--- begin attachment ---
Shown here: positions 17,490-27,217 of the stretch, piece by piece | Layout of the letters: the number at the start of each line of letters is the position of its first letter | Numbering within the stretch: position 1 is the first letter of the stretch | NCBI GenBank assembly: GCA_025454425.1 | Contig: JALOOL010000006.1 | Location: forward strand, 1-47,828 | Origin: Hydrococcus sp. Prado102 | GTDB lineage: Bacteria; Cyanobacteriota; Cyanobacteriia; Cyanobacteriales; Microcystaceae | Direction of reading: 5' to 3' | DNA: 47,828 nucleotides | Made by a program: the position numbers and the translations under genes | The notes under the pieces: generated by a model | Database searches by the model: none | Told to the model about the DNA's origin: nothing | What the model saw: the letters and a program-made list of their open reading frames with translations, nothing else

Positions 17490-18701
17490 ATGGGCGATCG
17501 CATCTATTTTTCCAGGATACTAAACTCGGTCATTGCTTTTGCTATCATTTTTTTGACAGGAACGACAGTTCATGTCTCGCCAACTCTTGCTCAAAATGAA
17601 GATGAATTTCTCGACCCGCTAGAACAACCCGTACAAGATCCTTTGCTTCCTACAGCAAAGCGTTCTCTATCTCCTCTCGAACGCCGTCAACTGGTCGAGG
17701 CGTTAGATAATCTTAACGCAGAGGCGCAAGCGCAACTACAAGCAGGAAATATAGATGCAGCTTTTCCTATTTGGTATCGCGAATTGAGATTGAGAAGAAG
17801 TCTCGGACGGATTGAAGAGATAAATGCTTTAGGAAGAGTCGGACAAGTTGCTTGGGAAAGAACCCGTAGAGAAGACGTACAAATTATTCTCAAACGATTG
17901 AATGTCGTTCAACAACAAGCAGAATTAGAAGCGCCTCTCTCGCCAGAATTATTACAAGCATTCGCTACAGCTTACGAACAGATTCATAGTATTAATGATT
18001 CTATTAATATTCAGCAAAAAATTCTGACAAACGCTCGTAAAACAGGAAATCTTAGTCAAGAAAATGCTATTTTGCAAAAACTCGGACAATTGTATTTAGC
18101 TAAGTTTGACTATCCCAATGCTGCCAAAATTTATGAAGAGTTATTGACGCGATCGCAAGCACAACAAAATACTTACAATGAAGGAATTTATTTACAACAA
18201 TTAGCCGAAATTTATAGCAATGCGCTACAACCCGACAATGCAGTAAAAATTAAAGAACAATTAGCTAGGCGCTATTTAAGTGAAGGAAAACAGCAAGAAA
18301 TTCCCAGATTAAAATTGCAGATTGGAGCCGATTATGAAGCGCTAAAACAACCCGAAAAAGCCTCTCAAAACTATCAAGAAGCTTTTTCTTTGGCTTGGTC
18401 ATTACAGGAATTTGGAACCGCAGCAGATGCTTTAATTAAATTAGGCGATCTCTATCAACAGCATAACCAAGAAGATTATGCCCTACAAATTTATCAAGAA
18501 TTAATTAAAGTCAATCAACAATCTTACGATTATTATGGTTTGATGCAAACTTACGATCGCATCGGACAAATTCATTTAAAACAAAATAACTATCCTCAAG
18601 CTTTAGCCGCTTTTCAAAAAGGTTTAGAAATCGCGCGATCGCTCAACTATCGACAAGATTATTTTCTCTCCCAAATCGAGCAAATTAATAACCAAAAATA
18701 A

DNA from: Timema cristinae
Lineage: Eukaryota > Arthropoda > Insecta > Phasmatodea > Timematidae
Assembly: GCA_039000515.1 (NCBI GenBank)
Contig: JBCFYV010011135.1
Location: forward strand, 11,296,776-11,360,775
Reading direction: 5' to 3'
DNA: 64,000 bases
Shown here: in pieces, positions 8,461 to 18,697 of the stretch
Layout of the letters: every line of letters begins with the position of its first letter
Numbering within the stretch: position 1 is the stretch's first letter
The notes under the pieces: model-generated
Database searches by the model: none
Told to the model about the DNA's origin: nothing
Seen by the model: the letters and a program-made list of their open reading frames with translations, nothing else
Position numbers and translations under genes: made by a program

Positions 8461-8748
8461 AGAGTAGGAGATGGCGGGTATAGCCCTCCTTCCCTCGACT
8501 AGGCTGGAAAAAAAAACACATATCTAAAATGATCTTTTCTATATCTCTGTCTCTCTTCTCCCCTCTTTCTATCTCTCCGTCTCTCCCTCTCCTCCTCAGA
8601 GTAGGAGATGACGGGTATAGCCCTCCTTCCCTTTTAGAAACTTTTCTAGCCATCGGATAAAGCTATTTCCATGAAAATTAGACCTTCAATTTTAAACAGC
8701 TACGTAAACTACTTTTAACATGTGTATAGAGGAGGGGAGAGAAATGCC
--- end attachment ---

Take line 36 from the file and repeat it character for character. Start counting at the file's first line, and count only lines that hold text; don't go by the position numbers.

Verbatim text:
8701 TACGTAAACTACTTTTAACATGTGTATAGAGGAGGGGAGAGAAATGCC